Back in the day when I owned a television set, Sunday evenings at eight o'clock would find me watching Booknotes, hosted by Brian Lamb on C-Span.
I have a huge crush on Mr. Lamb. I could be president of his fan club. He introduced me to so many authors and non-fiction books from 1989 to 2004 when he spent an hour with one author, one book. He sat in his chair facing his guest. They were separated by a small coffee table. The backdrop was a black curtain. No distractions.
He asked his succinct questions and then shut up. He let the interviewee talk and never interrupted or tried to prove how smart he was. (Although I think he is brilliant.) I knew, that unlike some other interviewers, he had actually Read the Book.
When Mr. Lamb retired from Booknotes in 2004, he began a show called Q&A in which he interviews not only authors but other "interesting people," journalists, corporate leaders, film directors, editors, and, in 2005, President George W. Bush. This program is shown on Sundays at 8 p.m. on C-Span.
I have two books that have been culled from Booknotes interviews: Stories from American History - Leading Historians on the Events That Shaped Our Country (2001) and American's Finest Authors on Reading, Writing, and the Power of Ideas (1997).
The first holds eighty diverse tales told by current historians including a look at, among others, The Cuban Missile Crisis (Donald Kagan), The Roosevelt Dynasty (Peter Collier), The Harlem Renaissance (Emily Bernard), and Modern Presidents' Mothers (Bonnie Angelo).
In the second book, Mr. Lamb has compiled answers from his guests to such questions as "Where do you write?" "Do you use a computer?" "How did you research this?" "Why are these folks in your dedication?" He gets answers to these and other questions about the writing process from 120 authors including David McCullough, Thomas Friedman, Shelby Foote, Betty Friedan, bell hooks, William F. Buckley, Jr., and Margaret Thatcher.
In the introduction to each book, Mr. Lamb writes a bit of the behind the scenes look at Booknotes including the time 10,000 viewers sent self-addressed envelopes to C-Span for the giveaway of 500 brass bookmarks celebrating the program's fifth anniversary.
All 10,000 of them got their bookmark, because, as he wrote, "How can you turn away friends?"
Mr. Lamb retired as founding CEO of C-Span last year, and he donated his entire library from the Booknotes program to George Mason University in Fairfax, Virginia. He still conducts the Q&A program interviews. The videos and the transcripts of the Booknotes interviews (here) and the Q&A interviews (here) are available online.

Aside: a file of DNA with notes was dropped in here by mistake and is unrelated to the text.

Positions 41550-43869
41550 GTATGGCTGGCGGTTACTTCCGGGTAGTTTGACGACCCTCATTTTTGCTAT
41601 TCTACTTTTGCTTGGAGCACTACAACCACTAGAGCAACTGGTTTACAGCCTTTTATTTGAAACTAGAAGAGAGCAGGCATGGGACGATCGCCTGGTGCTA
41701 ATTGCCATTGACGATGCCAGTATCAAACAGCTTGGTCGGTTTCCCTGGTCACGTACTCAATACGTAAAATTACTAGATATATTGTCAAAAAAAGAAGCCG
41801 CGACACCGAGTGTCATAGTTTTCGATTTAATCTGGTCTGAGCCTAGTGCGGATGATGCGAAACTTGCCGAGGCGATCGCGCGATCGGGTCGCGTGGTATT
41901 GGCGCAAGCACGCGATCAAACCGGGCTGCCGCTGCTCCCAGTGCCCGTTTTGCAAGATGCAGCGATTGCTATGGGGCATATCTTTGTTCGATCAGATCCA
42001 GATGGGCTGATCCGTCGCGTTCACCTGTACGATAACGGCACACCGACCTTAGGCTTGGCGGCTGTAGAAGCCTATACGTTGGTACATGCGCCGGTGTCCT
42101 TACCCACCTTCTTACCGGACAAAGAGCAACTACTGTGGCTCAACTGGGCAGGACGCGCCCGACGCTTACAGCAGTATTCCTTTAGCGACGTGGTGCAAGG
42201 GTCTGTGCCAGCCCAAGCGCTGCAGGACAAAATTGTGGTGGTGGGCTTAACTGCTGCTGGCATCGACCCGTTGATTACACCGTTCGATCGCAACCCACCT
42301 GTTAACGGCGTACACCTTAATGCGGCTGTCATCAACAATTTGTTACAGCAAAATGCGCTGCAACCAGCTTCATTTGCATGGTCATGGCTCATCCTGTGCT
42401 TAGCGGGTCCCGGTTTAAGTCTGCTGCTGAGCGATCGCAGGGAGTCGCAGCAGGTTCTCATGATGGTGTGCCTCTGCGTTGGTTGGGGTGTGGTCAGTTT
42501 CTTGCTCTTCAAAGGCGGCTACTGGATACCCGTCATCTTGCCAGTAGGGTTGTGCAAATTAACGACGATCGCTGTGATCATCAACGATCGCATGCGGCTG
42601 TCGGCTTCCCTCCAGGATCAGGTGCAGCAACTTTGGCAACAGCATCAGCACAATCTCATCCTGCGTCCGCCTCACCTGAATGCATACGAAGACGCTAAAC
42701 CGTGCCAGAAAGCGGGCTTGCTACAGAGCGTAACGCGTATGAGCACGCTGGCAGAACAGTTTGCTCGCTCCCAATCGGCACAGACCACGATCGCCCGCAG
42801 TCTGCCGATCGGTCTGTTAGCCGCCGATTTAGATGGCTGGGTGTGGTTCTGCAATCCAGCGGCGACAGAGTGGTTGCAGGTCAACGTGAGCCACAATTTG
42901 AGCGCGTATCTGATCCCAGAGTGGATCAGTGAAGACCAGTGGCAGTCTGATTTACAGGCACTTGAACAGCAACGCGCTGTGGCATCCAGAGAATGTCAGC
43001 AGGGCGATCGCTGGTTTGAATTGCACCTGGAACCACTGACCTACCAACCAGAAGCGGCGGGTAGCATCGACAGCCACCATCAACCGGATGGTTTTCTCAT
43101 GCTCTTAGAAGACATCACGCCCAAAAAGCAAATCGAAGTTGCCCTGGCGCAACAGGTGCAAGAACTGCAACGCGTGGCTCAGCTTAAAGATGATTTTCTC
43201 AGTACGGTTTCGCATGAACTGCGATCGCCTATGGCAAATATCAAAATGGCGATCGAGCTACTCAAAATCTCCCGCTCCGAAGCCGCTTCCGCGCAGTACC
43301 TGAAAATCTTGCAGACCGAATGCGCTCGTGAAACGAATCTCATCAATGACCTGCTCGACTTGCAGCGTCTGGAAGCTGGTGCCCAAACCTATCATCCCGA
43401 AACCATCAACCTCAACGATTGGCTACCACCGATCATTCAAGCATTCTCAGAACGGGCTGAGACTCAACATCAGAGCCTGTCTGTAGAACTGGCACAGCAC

Thank you, Mr. Lamb!
Don't really have a comment on your post...just wanted to wish you a Happy Thanksgiving this week! Hope it's a lovely holiday for you and your family (with lots of yummy pumpkin pie).ReplyDelete
Thank you, Lark. A Happy Thanksgiving to you as well. Pumpkin 'anything' is my favorite this time of year!Delete
I am embarrassed to say I have not heard of Mr. Lamb and his fascinating-sounding programs before--thanks for enlightening me. What terrific contributions to books and reading he has made. I will have to check out the links you provided.ReplyDelete
Oh, Kathy, you are in for a treat. Wander around the sites and you will find a listing of the archived shows. No commercials! One hour of books. Absolutely fabulous.Delete
You are excused from not knowing Mr. Lamb. What prompted this post was an encounter the other night at the library event with author James Tobin. A crew from CSpan was there filming. I asked two of the guys if they knew Brian Lamb. They just stared at me. They had no idea who he was! Really?? He is just the founder of the network that they work for! They are not excused!
I don't know CSpan. Is it a cable thing? Worth getting cable to hear book interviews.ReplyDelete
Mr. Lamb looks like Ed Harris.:)
Kat, CSpan is an independent cable network that broadcasts all sorts of interesting programs. No commercials! You can access it on your computer, which is what I do. The book shows are wonderful. Nose around the sites I linked above and you will see what I mean. Have fun.Delete
Amen, Belle. Wonderful tribute to Mr. Lamb.ReplyDelete
CSpan is wonderful. I spent a good part of last Sunday listening to historians talk about their books and interests from the Florida (or was it Miami) booksellers convention. What a feast it was.
Oh lucky you, Penny. I remember the broadcasts from the book fairs. It was like being there! I will see if I can find the Miami one online.Delete
I am crazy about Brian Lamb! One can certainly learn a lot about interviewing someone by following his lead. He really has done America a great service.